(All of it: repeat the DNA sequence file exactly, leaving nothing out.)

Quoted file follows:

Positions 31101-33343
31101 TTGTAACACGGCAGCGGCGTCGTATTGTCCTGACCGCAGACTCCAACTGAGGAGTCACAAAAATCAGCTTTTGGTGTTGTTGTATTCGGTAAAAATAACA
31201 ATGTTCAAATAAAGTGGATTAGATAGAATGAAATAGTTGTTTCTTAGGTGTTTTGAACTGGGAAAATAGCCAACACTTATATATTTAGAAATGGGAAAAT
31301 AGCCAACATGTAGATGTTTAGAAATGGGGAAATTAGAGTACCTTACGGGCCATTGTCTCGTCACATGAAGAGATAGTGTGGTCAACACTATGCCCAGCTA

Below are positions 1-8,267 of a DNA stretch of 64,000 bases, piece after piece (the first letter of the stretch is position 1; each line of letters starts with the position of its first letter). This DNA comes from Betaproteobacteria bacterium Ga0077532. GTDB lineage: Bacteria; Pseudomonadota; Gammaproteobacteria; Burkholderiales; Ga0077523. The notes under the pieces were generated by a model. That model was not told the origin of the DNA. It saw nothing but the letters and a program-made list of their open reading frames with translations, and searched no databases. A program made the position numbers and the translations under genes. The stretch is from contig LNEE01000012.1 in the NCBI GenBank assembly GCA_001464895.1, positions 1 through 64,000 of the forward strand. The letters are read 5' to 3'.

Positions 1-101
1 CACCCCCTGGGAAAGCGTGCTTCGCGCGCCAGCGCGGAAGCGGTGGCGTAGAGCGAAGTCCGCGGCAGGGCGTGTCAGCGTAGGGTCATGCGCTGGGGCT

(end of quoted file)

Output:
Positions 31101-33343
31101 TTGTAACACGGCAGCGGCGTCGTATTGTCCTGACCGCAGACTCCAACTGAGGAGTCACAAAAATCAGCTTTTGGTGTTGTTGTATTCGGTAAAAATAACA
31201 ATGTTCAAATAAAGTGGATTAGATAGAATGAAATAGTTGTTTCTTAGGTGTTTTGAACTGGGAAAATAGCCAACACTTATATATTTAGAAATGGGAAAAT
31301 AGCCAACATGTAGATGTTTAGAAATGGGGAAATTAGAGTACCTTACGGGCCATTGTCTCGTCACATGAAGAGATAGTGTGGTCAACACTATGCCCAGCTA

Below are positions 1-8,267 of a DNA stretch of 64,000 bases, piece after piece (the first letter of the stretch is position 1; each line of letters starts with the position of its first letter). This DNA comes from Betaproteobacteria bacterium Ga0077532. GTDB lineage: Bacteria; Pseudomonadota; Gammaproteobacteria; Burkholderiales; Ga0077523. The notes under the pieces were generated by a model. That model was not told the origin of the DNA. It saw nothing but the letters and a program-made list of their open reading frames with translations, and searched no databases. A program made the position numbers and the translations under genes. The stretch is from contig LNEE01000012.1 in the NCBI GenBank assembly GCA_001464895.1, positions 1 through 64,000 of the forward strand. The letters are read 5' to 3'.

Positions 1-101
1 CACCCCCTGGGAAAGCGTGCTTCGCGCGCCAGCGCGGAAGCGGTGGCGTAGAGCGAAGTCCGCGGCAGGGCGTGTCAGCGTAGGGTCATGCGCTGGGGCT